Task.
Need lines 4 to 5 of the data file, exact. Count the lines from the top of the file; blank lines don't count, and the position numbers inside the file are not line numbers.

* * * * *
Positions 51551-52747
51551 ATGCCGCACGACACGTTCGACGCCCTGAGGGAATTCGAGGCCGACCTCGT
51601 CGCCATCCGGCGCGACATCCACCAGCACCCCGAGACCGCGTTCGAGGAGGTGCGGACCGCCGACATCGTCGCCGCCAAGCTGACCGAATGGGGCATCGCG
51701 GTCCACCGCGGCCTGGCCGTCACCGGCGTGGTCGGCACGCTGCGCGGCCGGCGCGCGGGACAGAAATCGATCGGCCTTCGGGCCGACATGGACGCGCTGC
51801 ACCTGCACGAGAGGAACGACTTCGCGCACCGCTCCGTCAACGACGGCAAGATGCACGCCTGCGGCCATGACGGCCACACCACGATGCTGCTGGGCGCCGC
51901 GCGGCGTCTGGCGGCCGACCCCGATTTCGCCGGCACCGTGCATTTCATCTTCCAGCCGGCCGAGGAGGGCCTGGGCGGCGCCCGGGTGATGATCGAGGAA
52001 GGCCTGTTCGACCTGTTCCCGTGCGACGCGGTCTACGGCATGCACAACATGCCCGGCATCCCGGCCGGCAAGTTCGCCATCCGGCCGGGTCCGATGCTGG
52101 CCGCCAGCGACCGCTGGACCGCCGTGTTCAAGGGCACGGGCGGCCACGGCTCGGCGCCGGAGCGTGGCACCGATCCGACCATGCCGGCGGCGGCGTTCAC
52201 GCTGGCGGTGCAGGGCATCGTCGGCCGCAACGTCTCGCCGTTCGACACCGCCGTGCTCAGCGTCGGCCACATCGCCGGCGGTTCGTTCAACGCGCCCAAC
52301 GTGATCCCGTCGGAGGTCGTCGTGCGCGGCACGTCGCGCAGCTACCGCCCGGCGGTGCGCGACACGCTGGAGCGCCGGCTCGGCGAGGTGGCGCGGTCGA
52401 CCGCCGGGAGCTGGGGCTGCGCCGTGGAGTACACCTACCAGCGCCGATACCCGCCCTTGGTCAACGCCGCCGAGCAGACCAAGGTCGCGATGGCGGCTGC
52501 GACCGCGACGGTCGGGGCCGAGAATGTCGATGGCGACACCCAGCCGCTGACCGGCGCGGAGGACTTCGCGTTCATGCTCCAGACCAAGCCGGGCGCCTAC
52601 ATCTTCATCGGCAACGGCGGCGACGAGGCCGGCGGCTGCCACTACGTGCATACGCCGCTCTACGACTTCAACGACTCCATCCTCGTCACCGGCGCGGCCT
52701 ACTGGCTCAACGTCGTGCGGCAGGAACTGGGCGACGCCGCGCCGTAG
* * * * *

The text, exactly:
51701 GTCCACCGCGGCCTGGCCGTCACCGGCGTGGTCGGCACGCTGCGCGGCCGGCGCGCGGGACAGAAATCGATCGGCCTTCGGGCCGACATGGACGCGCTGC
51801 ACCTGCACGAGAGGAACGACTTCGCGCACCGCTCCGTCAACGACGGCAAGATGCACGCCTGCGGCCATGACGGCCACACCACGATGCTGCTGGGCGCCGC